“I thought about the opportunities for them and what kind of home that we would have here in the future if something really drastic didn’t change. Their opportunities here would be extremely limited,” he says.
In 2006, Wilson won the election and then started to work toward rebuilding paradise lost.
In The Multitude of Counselors
Some time ago, Wilson heeded sage advice: get wisdom. In order to follow that directive, he drew from the book of Proverbs. Proverbs has 31 chapters. There are seven months with 31 days. Wilson reasoned that he could read through Proverbs at least seven times every year, gaining help for real life.
It wasn’t long before he noticed a pattern with the readings. In more than one place, the Proverbs speaks to safety in the multitude of counselors.
“I’ll tell you one of the things that was very helpful to me when I came in, some of the judges from the surrounding counties had been in there a long time and I thought they were just giants of public service, so I would call on them a lot when there was controversy here or a difficult challenge that needed to be addressed,” he says. “You might have an idea for an improvement and you just have to study it and try to get the right people involved and work through the possible scenarios and then make your decision.”
He applied this principle to the county’s debt problem.
The wisest choice for getting the county out of debt seemed to be refinancing. The county hospital had been bankrupted by the previous fiscal court, which had then taken out a loan for $4.5 million. In order to pay back that money, the fiscal court enacted a six percent insurance premium tax to help pay off that loan by the year 2023. When Wilson came into office, he took a hard look at that loan, investigated his refinancing options, and then presented a plan to the fiscal court.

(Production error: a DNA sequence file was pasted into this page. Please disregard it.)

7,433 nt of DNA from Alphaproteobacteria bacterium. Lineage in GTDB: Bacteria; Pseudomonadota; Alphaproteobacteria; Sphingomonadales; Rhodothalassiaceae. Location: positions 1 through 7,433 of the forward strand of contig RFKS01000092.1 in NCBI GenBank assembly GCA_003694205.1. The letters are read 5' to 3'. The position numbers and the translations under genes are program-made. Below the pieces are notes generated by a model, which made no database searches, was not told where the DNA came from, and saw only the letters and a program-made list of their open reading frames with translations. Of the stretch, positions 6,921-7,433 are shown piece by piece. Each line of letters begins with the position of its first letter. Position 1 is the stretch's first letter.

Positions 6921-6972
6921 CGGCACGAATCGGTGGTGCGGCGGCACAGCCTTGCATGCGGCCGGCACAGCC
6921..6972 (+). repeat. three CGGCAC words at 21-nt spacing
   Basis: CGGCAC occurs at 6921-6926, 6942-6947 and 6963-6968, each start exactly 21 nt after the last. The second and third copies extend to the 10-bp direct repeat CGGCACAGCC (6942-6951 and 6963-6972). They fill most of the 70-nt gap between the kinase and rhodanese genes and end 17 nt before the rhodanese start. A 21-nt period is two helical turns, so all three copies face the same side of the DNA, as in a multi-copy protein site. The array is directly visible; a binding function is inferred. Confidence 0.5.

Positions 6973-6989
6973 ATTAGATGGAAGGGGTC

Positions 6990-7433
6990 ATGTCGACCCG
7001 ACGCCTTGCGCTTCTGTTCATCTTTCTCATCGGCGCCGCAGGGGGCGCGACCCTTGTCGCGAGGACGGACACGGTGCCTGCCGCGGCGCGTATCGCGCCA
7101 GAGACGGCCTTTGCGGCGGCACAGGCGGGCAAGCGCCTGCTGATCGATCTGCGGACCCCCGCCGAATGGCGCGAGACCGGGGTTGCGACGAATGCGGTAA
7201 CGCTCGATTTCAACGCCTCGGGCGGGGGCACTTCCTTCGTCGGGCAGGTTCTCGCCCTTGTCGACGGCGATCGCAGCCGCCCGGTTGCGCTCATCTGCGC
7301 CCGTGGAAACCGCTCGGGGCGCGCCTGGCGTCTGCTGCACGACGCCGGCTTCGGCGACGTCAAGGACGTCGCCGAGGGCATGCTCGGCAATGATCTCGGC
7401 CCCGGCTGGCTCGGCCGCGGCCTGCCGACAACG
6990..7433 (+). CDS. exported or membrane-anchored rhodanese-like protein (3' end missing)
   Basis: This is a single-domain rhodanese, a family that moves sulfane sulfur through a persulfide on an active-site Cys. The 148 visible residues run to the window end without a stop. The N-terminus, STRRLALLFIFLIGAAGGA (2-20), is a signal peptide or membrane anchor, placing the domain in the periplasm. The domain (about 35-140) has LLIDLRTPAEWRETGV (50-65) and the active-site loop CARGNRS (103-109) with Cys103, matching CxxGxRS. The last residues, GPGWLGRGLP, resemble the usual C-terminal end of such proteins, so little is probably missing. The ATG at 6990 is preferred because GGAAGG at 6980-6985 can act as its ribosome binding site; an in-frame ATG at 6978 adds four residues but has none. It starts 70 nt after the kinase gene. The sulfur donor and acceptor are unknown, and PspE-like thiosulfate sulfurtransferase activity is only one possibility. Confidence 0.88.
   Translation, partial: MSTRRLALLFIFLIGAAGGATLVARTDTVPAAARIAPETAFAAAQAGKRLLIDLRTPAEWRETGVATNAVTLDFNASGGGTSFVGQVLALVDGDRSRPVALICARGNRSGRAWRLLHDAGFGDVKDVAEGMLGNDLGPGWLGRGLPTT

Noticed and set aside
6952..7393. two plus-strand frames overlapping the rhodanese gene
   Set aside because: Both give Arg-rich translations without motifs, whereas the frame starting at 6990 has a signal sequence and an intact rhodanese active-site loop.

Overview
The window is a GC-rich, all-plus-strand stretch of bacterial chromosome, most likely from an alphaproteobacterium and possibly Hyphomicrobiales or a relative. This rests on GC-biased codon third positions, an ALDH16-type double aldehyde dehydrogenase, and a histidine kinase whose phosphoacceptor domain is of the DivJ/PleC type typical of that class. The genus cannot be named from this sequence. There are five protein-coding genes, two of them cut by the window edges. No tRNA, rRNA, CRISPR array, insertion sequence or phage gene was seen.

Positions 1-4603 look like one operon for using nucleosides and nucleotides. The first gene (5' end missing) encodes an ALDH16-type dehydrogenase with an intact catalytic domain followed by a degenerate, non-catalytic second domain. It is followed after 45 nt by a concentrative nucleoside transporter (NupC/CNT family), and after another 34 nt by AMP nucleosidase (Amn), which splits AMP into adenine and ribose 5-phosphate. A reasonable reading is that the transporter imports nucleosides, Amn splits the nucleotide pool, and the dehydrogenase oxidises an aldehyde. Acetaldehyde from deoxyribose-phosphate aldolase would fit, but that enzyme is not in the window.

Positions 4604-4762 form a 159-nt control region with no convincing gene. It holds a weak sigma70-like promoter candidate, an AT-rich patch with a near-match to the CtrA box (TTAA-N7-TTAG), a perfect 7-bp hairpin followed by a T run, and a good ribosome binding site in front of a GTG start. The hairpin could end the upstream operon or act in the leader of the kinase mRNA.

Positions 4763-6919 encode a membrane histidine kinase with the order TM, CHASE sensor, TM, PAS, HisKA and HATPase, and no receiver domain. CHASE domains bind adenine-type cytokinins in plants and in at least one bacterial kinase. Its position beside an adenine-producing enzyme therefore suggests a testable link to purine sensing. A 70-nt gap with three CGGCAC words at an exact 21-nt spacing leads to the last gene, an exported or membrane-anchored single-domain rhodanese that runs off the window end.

“We were paying a six and a quarter percent interest rate and we were able to lower it down to around three percent and we had some money around here that was earning less than a percent of interest, so we could take that money and pay it on the debt,” he says. “The principals of refinancing were not a hard sell, but there was a pretty significant prepayment penalty to do that refinancing.”
Though it was difficult for the public to swallow a penalty worth $500,000, the county ended up saving over $3 million by refinancing and paying the loan off ten years early. In addition, the fiscal court was able to repeal the insurance premium tax and Garrard County residents received what Wilson says is the first-ever county tax refund.
And that was just the beginning of the effect of wise counsel.
Under Wilson’s leading, the county also saved their 9-11 center by regionalizing dispatch. Under regionalization, both Garrard and Lincoln Counties are now covered by the same 9-11 dispatch, a decision that ultimately saves Garrard taxpayers about $90,000 a year. The county did the same thing with their solid waste program. By combining with Lincoln County, they were able to increase the recycling volume for both counties, thereby selling materials at increased profits, avoiding extra surcharges and were even able to start a door-to-door recycling pickup program.
At the End of the Day
At the end of each day, Wilson goes home to his girls. Now a single dad, he sometimes worries about what folks think. His family comes first, period. Dinner together at night is a priority. He never misses a game where Annalee cheers. Sometimes, the girls will attend a Bluegrass ADD meeting with him. Sometimes, they will join him at the animal shelter, or hang out at his office until his business for his community is finished.
After nine years in office, and beginning his third term as county judge executive, it’s part of why he loves his job – he loves his people, and deeply loves the little girls whose hands and hearts he holds every single day of his life.
“I never thought I would go more than one term as judge,” he says as he walks up the courthouse steps to his office. “Someone said to me after my first election that if I did what I was really supposed to do there, I would probably be a one-term judge because a lot of people would be upset. I hope we have done the right things, and ultimately, I have to look my girls in the eye at the end of the day and feel comfortable that we did the right thing. I think if you do the right thing, everything will work out okay in the end.”
Kristy Robinson Horine is a freelance writer from Paris. She wrote this story for Bluegrass Area Development District.